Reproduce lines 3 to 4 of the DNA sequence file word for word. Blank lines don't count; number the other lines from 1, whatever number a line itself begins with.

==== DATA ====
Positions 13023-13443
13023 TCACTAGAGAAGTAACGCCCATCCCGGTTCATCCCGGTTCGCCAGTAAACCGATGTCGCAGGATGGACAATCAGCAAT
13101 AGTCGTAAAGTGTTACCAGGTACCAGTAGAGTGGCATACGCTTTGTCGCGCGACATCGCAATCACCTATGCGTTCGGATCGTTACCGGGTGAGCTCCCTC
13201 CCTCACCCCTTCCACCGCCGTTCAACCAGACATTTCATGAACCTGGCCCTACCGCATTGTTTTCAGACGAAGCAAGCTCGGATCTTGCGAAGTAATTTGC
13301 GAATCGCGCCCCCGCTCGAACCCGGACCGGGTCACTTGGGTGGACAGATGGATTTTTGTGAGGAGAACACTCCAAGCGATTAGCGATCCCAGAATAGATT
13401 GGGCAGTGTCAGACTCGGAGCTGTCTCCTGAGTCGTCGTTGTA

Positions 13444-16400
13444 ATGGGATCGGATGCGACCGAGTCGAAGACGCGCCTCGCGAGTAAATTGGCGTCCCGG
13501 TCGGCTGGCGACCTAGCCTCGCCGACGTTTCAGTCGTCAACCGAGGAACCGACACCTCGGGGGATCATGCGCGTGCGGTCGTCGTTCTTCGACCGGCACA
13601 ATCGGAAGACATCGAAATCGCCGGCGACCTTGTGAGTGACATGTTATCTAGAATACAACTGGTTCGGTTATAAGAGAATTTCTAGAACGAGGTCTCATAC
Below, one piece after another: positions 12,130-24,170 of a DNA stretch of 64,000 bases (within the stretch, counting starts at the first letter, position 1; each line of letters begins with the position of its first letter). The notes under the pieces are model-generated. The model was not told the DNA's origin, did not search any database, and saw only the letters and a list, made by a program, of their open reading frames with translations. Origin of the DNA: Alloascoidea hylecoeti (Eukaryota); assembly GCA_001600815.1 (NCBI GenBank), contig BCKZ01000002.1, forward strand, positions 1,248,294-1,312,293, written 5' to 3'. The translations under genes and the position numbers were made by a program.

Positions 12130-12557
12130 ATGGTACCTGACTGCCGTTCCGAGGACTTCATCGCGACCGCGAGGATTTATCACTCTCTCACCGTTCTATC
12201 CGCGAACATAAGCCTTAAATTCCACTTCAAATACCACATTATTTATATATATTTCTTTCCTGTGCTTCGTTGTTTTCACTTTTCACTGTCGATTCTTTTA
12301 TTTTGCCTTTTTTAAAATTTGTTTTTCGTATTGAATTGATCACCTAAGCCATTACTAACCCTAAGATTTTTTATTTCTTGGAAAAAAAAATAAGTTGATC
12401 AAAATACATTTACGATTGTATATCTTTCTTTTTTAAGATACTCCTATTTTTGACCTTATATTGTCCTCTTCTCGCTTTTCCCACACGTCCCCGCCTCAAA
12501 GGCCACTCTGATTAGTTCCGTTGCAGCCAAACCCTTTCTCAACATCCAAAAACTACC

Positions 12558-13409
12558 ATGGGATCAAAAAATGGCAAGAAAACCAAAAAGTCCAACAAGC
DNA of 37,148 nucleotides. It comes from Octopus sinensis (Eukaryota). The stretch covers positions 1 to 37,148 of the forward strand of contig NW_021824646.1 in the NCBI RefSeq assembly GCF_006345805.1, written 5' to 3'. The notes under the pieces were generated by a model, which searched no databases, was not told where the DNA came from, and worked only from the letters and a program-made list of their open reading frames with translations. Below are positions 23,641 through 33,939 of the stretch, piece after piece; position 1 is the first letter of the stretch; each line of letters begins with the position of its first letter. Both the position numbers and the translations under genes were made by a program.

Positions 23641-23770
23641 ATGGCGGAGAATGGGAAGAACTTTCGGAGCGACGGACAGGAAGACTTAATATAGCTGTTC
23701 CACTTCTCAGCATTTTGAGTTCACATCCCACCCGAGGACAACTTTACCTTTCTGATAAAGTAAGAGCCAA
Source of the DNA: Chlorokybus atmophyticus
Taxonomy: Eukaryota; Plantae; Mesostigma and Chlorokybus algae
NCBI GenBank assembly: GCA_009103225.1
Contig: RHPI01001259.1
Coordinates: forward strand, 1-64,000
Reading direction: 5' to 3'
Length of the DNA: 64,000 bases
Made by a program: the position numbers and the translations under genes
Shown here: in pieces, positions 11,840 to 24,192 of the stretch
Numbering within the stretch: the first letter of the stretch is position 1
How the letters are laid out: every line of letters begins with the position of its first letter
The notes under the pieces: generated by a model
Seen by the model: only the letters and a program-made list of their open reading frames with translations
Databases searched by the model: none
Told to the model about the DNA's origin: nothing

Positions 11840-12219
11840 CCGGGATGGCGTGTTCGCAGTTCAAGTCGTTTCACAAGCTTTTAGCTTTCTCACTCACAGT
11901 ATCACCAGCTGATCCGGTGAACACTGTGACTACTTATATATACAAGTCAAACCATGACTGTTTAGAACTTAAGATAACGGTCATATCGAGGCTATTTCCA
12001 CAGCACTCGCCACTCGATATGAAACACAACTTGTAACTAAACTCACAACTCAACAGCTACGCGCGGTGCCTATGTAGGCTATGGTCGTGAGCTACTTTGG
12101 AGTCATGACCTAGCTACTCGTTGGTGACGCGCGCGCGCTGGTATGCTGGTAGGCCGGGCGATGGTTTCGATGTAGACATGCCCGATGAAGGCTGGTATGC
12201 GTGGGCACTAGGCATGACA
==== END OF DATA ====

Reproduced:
13101 AGTCGTAAAGTGTTACCAGGTACCAGTAGAGTGGCATACGCTTTGTCGCGCGACATCGCAATCACCTATGCGTTCGGATCGTTACCGGGTGAGCTCCCTC
13201 CCTCACCCCTTCCACCGCCGTTCAACCAGACATTTCATGAACCTGGCCCTACCGCATTGTTTTCAGACGAAGCAAGCTCGGATCTTGCGAAGTAATTTGC